The ways in which Turner uses his figures, and the way in which they seem constantly at odds with the rest of the painting that surrounds and, on occasion, engulfs them, reveals a fundamental division in his art. In his emphasis on natural flux, the fluidity of transitory phenomena like the reflection of light on water or its refraction through mist, Turner took Claude's sun- drenched haze to extremes of illegibility. His figures, by contrast, seem over-emphatically legible, hyperactively signalling the mythical or moral messages that Turner built into his art.
Turner's figures seem curiously and inappropriately Hogarthian, descendants from the Dutch tradition of painting where every detail, every gesture, is charged with significance. His pen and ink sketch, Marine Dabblers, features a group of fishermen's children who have launched a toy boat and witness its sinking with dismay. This is pure Hogarth: the fate of adults prefigured in a children's game. You find a very similar grouping in the considerably more ambitious finished oil, Dido Building Carthage, where the children launching their boat take their place in one one of Turner's customary allegories of hubris, suggesting the folly of Carthaginian empire-building. But the clumsiness, the insistent particularisation of Turner's figures ends up by overstating the artist's literary ambition, making it seem like a paranoid attempt to dress up the real subject of his painting - the dawning sun's rays, reflected in water - as a grand statement about history.
The clumsiness of Turner's figures seems still more jarring now than it must have done in his own time: finding in Turner a proto-abstractionist, modern sensibilities tend to prefer his rare empty landscapes, his late or unfinished works. But there is truth as well as prejudice in the modern conception of Turner: Turner's painting, as painting, is fundamentally inimical to the figure, which is gradually absorbed, obliterated or made simply irrelevant by whirling fields of pigment. Compare Turner's The Fall of an Avalanche in the Grisons with Philippe de Loutherbourg's slightly earlier painting of an avalanche, also in the Tate. In Loutherbourg's painting, cataclysm becomes the pretext for a study in fear. The prime subject of his picture is not the disaster but the reaction of his figures to it, the astonished passerby, the fleeing woman and praying man. There are no figures in Turner's avalanche; a vast boulder topples into a snowy abyss of paint.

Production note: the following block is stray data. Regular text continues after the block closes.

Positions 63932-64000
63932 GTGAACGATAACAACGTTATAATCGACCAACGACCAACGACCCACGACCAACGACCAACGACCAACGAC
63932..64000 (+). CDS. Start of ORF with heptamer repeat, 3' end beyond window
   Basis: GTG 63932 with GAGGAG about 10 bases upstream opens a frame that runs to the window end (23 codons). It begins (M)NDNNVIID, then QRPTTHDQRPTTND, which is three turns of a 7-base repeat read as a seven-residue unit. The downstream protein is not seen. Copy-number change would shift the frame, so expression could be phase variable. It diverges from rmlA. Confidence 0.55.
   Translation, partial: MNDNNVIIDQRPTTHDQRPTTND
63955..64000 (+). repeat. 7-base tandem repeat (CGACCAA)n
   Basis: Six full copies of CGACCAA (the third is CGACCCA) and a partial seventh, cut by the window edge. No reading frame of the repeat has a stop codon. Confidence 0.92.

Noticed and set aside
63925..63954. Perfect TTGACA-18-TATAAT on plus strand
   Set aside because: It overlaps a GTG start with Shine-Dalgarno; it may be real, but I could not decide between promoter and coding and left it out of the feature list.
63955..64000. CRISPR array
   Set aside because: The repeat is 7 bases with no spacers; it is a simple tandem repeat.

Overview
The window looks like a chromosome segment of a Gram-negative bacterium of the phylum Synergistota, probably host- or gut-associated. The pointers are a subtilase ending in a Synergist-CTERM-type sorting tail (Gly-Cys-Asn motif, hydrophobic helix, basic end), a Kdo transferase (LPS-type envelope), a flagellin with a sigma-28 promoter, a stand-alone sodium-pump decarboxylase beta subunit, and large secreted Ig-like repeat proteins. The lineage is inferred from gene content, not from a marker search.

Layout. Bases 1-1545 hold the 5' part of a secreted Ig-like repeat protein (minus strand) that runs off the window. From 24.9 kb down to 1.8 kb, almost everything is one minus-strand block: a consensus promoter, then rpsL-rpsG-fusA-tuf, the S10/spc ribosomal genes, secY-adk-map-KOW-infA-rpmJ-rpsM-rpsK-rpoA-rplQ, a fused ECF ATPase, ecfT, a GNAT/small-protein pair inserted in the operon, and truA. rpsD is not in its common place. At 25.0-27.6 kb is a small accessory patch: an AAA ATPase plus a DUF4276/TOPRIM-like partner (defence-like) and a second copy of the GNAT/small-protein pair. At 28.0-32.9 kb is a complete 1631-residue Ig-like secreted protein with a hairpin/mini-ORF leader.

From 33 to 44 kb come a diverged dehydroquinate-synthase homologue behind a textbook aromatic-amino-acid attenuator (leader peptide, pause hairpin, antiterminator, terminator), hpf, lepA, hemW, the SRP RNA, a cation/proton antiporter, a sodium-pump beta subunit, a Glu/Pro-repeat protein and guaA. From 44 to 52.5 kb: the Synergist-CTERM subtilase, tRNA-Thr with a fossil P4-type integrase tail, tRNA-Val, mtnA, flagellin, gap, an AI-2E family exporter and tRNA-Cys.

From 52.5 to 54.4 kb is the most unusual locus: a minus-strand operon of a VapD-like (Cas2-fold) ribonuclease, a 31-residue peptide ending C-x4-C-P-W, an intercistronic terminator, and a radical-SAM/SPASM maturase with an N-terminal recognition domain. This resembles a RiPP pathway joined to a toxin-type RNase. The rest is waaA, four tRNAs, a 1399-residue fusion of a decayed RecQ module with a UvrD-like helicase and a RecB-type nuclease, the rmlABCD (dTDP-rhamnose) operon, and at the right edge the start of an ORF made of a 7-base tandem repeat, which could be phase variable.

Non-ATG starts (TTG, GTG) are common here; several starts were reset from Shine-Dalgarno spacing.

Turner often seems to use the figures in his pictures to hold the strength of his painterly vision at bay, to restore a sense of meaning to a universe that has reverted to primal chaos: without the flaccid, boneless figures who writhe in the foreground of The Field of Waterloo, the painting would merely present the aspect of a hostile, explosive landscape. The emptiness of the later paintings is so challenging precisely because it turns the viewer into the protagonist, literally sucks the eye into its near-abstract swirl. Turner had hinted at such a possibility in his extraordinary Regulus of 1828, where he dramatised the story of the Roman general whose eyelids were cut off by the Carthaginians by confronting the viewer with a blazing mid-day sun; Regulus is not in the picture, he is the spectator.
Turner's sun, which became increasingly the signature of his art, is one of the most potent - and essentially non-literary, inexplicable - creations of art. Turner's clumsy figures, like his odd, cartoon-transfer Napoleon, often seem as if they are there specifically to block it out, to protect the viewer from its dazzling brilliance. No exhibition could ever hope to demonstrate that Turner was a great figure painter. But what this exhibition does suggest is the extent to which Turner needed the figure - and that he needed it, perhaps, to disguise the disturbing sense of mystery, of an essentially incomprehensible and unfathomable natural world, that is at the core of his art.